As hospitals and clinicians have settled in to the relatively new world of electronic medical records, many are beginning to look for ways to get the most out of their investment and benefit from the data these systems collect.
On their own, EMRs don’t offer a focus on logistics and optimization; their primary function is data collection and documentation. While several EMRs have added a basic bed management option to facilitate patient placement, it is only a small step toward driving efficiency in the hospital.
David Jenkins, Vice President and COO of the Virginia Hospital and Healthcare Association, said part of the challenge is that EMRs were not built with the purpose of solving operational efficiency challenges.
At Blessing Health System, an integrated health system based in Quincy, Illinois, CEO Maureen Kahn saw their system’s EMR’s limitations when it came to driving efficiency. “We saw growth in the inpatient setting while most other hospitals saw a decline,” Kahn said. “We knew we needed to be able to take on more volume while having consistent and sustainable performance, which meant we needed something bigger and bolder than the throughput projects we had done in the past.”
Four Best Practices to Optimize Efficiency
According to Samantha Platzke, Senior Vice President of System Performance and Chief Financial Officer at Care Logistics, there are four best practices hospitals can implement to build upon their EMR platforms and improve efficiency. Care Logistics is a company that helps hospitals optimize their patient flow, throughput, and patient progression.
First, Platzke recommends identifying patient status as soon as the patient enters the hospital. “Getting patient status right and removing variability in how you establish it is really the key first step because the whole care team is aligned for the type of patient they're caring for,” Platzke said.
Second, Platzke noted the importance of setting a target length of stay and having the care team driving toward that goal. “It’s vital to establish a target length of stay and a progression plan with specific times and milestones for every patient,” said Platzke. “This must occur at time of admission.”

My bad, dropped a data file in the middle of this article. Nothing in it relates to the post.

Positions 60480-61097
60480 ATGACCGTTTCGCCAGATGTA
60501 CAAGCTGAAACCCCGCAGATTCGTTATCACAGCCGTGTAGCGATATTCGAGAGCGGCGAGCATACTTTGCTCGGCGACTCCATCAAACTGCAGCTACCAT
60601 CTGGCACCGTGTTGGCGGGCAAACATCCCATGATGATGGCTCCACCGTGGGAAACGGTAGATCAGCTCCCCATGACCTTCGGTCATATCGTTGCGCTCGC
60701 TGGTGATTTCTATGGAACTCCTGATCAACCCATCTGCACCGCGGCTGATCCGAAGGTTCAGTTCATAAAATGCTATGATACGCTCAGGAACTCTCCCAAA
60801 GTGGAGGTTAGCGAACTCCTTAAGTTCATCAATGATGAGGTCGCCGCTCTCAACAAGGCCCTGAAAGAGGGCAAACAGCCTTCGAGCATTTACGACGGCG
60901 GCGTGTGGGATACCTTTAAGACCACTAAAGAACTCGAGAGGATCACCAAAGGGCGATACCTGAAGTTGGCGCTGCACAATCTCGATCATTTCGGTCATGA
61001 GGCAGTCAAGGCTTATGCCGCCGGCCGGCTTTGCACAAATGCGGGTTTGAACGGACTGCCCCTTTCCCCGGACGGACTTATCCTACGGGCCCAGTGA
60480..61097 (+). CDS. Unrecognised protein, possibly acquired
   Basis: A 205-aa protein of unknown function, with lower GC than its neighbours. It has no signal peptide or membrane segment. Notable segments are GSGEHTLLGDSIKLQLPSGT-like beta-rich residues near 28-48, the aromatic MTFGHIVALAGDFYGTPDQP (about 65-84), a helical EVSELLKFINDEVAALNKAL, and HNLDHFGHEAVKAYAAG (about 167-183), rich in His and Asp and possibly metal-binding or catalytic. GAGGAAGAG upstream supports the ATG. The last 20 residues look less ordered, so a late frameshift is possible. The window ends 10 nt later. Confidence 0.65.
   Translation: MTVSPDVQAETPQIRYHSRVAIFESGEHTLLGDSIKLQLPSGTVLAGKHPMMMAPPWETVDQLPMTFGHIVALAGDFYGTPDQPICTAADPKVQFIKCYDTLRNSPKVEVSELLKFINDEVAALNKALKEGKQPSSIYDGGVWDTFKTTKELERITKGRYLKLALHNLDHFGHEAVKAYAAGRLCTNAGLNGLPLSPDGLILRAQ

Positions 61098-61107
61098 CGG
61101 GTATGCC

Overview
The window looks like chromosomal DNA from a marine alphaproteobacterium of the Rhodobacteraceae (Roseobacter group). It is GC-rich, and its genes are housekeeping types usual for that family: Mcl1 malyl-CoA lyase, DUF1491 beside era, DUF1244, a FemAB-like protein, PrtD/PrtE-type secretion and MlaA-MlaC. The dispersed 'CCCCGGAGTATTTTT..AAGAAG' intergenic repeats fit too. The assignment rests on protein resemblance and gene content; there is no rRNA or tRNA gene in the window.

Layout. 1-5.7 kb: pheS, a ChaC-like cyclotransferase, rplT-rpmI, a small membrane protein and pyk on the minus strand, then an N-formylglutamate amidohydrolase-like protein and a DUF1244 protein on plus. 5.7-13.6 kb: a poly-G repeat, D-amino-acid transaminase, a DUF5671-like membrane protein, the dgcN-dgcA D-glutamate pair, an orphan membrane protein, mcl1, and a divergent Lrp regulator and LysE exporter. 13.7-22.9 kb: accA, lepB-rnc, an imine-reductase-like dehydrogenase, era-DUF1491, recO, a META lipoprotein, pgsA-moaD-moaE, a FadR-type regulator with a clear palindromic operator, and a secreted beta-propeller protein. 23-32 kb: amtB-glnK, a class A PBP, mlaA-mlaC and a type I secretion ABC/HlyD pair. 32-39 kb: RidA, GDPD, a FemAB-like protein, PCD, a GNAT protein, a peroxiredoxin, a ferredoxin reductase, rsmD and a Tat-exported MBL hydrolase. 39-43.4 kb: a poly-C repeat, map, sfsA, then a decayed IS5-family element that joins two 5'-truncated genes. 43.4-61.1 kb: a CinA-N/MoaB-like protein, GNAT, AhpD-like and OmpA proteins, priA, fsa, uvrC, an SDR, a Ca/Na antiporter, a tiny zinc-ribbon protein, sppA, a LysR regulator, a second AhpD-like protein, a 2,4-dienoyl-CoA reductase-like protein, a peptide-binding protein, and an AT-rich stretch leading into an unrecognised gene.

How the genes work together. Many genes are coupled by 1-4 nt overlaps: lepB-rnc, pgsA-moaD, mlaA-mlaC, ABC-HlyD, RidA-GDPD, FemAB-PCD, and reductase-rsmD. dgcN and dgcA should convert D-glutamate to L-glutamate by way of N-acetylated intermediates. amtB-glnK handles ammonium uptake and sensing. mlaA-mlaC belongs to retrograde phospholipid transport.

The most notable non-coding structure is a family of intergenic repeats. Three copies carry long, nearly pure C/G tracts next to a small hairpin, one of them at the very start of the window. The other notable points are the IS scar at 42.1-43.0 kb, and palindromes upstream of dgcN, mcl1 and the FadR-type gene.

The third key for optimizing efficiency is ensuring adequate resources based on demand. “The best practice is to be able to forecast for demand on the staffing in the hospital at least four to six hours in advance while understanding that demand needs must go beyond simply measuring patient census,” Platzke said. “It should be measured based on the actual care that a nurse must provide during those hours.”
Platzke said a final key factor is to create a system where every department and all leadership are working collaboratively. “To really optimize, you’ve got to create a system in which all the departments are together working simultaneously to implement and sustain all of those best practices,” Platzke said.
Achieving this sustainability has been important at Blessing Health as well. “In the past,” Kahn said, “We did smaller, focused efforts such as an ED throughput project, but we found that the improvements were not sustainable. Sustainability must be built in, and you must have the right tools to automate it. With our Care Logistics project, we started by putting the process improvements in place first and followed it with the technology to sustain our improvements.”
Kahn’s observations about sustainability are key. Once these best practices are implemented, they can be challenging to sustain without the right tools in place, and the EMR is often not up to the task.
For example, despite recent advances and integrations that have improved workflow, EMRs still struggle to handle simultaneous demand on resources. Matching the availability of equipment and clinical and diagnostic staff with the availability of the patient is not supported in the typical EMR. This can result in uncoordinated or delayed diagnostic testing for patients.
“A key factor for both inpatient and outpatient care is how you utilize your resources within the hospital to maximize patient flow and throughput and give patients a high-quality care experience,” Jenkins said. “With just an EMR, providers and other clinical staff spend a lot of time drilling down into EMR data patient-by-patient to find information they need, but Care Logistics pulls it all up to the surface.”
Sizable Returns Achieved
Hospitals that partner with Care Logistics also say that physicians, staff, and patients are much happier because there is a very clear understanding of what must be done to successfully progress the care of patients and what the real-time status of each patient is in his or her own progression of care. In addition, the financial opportunities are significant. On average, hospitals working with Care Logistics see an average annual financial improvement of $19.2 million. “Depending on the size of the hospital, the improvement could range from $6 million to as high as $55 million per year,” Platzke said.
By implementing best practices such as those outlined by Platzke, hospitals can build upon their own EMR platforms to optimize efficiency and achieve similar results. At Blessing Health System, adoption of best practices has resulted in the capacity to accommodate a 9.5 percent growth in admissions while simultaneously reducing the utilization of nursing overtime and agency labor. Total improvements have had an annual financial impact of $11.6 million.